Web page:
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'Declaration of Independence' From Plagiarism



  • Arts & Humanities
    --Language Arts
    --Visual Arts
  • Social Studies
    ----U.S. History


  • 3-5
  • 6-8
  • 9-12
  • Advanced

Brief Description

Paraphrase the Declaration of Independence in modern English.


Students will

  • work as a group or class to paraphrase the language of the Declaration of Independence.
  • translate the original language of the Declaration into modern English.


study skills, Declaration of Independence, Washington, paraphrase, writing, notes, note taking

Materials Needed

Lesson Plan

After students have all their notes together and are ready to start writing their research papers, paraphrasing -- putting the research into their own words -- is an essential skill. Being able to paraphrase can protect students from the temptation to copy text verbatim from Internet and library sources.

With search engines such as Google, uncovering Internet plagiarism can be just a few keystrokes away. All you have to do is type into Google a sentence or phrase that arouses the suspicion of plagiarism and a cheating student would be busted faster than you can say "Detention."

For students in grades 5 and above, especially students who are studying U.S. History, you might introduce the text of the Declaration of Independence. Copy the text onto a transparency or project it from the Internet. Introduce small sections of text and have students paraphrase that text. The Declaration details the "repeated Injuries and Usurpations" of the King of Great Britain as he tried to govern the colonies from afar.

You might arrange students into small groups and provide them with sections of the text to paraphrase (including the brief sections below that offer a few examples of the king's "Injuries and Usurpations") -- as well as a dictionary. Alternatively, you might divide the Declaration into sections and give each section to a different group of students. In the end, you will have a modern-speak version of our Founding Fathers' document. For each statement from the Declaration of Independence below, we have provided in italic type one version of a possible paraphrase; note that your students might use wording that is quite different from our paraphrase -- yet correct and acceptable.

  • HE has refused his Assent to Laws, the most wholesome and necessary for the public Good. (He will not give his stamp of approval to the laws we feel are necessary for our country.)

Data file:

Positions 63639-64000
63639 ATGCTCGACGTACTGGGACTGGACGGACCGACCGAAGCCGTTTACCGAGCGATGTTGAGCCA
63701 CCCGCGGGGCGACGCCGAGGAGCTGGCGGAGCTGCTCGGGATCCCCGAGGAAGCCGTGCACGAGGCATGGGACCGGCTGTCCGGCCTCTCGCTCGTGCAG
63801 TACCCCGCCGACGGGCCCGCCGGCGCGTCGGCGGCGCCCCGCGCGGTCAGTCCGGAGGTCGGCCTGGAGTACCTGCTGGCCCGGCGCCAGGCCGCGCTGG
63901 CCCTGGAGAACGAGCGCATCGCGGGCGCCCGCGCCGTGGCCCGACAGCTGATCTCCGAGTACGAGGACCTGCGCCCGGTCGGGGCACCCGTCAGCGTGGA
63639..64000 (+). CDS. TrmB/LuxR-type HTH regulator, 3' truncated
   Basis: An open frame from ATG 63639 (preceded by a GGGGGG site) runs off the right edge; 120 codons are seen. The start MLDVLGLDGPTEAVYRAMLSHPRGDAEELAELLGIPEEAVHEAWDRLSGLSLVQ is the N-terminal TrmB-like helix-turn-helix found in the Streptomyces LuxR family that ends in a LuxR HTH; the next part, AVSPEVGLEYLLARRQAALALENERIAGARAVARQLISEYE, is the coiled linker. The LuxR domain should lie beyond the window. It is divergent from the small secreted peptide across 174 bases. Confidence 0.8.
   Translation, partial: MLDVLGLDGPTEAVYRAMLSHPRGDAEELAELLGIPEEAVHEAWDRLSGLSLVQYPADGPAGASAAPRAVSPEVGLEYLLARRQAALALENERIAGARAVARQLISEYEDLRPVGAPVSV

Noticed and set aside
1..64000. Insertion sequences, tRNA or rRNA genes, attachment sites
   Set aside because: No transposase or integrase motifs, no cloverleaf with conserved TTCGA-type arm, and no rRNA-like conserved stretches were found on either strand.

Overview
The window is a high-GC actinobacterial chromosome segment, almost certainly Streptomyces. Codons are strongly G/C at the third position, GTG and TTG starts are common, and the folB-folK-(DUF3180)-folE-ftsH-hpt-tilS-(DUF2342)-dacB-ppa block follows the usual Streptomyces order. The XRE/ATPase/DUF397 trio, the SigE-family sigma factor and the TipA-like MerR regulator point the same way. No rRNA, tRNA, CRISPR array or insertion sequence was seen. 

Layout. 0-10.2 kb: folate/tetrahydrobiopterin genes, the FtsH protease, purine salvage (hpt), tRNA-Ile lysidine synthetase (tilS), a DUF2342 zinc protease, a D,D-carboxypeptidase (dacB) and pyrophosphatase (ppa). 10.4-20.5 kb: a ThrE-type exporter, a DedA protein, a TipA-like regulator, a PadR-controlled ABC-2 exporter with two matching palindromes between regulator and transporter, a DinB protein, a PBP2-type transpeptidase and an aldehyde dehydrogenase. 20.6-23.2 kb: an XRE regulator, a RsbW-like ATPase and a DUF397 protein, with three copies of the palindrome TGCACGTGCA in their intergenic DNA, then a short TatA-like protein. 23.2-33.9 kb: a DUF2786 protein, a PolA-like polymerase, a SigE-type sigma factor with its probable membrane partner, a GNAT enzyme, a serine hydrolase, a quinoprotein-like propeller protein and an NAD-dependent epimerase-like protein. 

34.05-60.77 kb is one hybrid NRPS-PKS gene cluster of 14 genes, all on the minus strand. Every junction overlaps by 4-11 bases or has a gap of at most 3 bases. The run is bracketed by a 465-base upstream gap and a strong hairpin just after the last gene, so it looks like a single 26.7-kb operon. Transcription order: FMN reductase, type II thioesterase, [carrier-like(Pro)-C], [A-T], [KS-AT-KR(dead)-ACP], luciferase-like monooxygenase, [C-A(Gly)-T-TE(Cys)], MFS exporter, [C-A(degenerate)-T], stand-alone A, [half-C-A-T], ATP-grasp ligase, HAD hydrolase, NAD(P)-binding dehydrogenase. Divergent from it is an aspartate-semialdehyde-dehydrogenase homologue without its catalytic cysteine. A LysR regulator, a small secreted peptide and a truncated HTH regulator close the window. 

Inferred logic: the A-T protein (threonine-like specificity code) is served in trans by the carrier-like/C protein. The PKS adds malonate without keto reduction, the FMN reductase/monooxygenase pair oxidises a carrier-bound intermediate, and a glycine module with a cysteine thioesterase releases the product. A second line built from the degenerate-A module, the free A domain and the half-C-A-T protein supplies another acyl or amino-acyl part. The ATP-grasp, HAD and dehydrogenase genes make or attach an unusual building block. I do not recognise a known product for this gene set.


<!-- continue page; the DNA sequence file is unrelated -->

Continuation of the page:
• HE has forbidden his Governors to pass Laws of immediate and pressing Importance, unless suspended in their Operation till his Assent should be obtained; and when so suspended, he has utterly neglected to attend to them. (His leaders oversee the passing of new laws, but when those laws are put before him for approval he totally ignores them.)
  • HE has refused to pass other Laws for the Accommodation of large Districts of People, unless those People would relinquish the Right of Representation in the Legislature, a Right inestimable to them, and formidable to Tyrants only. (He holds new laws hostage, hoping citizens will give up their desire to be represented by leaders they vote for.)
  • HE has called together Legislative Bodies at Places unusual, uncomfortable, and distant from the Depository of their public Records, for the sole Purpose of fatiguing them into Compliance with his Measures. (He holds meetings of great importance at the most inconvenient places and times so that he will meet little resistance to his ideas.)
  • HE has dissolved Representative Houses repeatedly, for opposing with manly Firmness his Invasions on the Rights of the People. ( He has done all he can to shut down representative government.)
  • HE has made Judges dependent on his Will alone, for the Tenure of their Offices, and the Amount and Payment of their Salaries. (He has placed friends in high places; and threatened their jobs and livelihoods if they go against him.)
  • HE has erected a Multitude of new Offices, and sent hither Swarms of Officers to harass our People, and eat out their Substance. (He is trying to extend his reach and gain support for his plans by "planting" supporters in communities everywhere.)
  • HE has kept among us, in Times of Peace, Standing Armies, without the consent of our Legislatures. (He maintains armies without approval of the citizens.)
  • HE has constrained our fellow Citizens taken Captive on the high Seas to bear Arms against their Country, to become the Executioners of their Friends and Brethren, or to fall themselves by their Hands. (He has captured and forced citizens to join him in fighting and killing their fellow citizens.)


Assign each student one of the points made in the Declaration of Independence. Students write their assigned points in modern English, then illustrate the points. Combine students' work to create a book of the Declaration of Independence to share with younger students who would not otherwise be able to understand it.

Lesson Plan Source

Education World

Submitted By

Gary Hopkins


Return to the Note Taking lesson plan page.

Find more ideas for teaching study skills in an Education World article Teaching Study Skills: Ideas That Work!.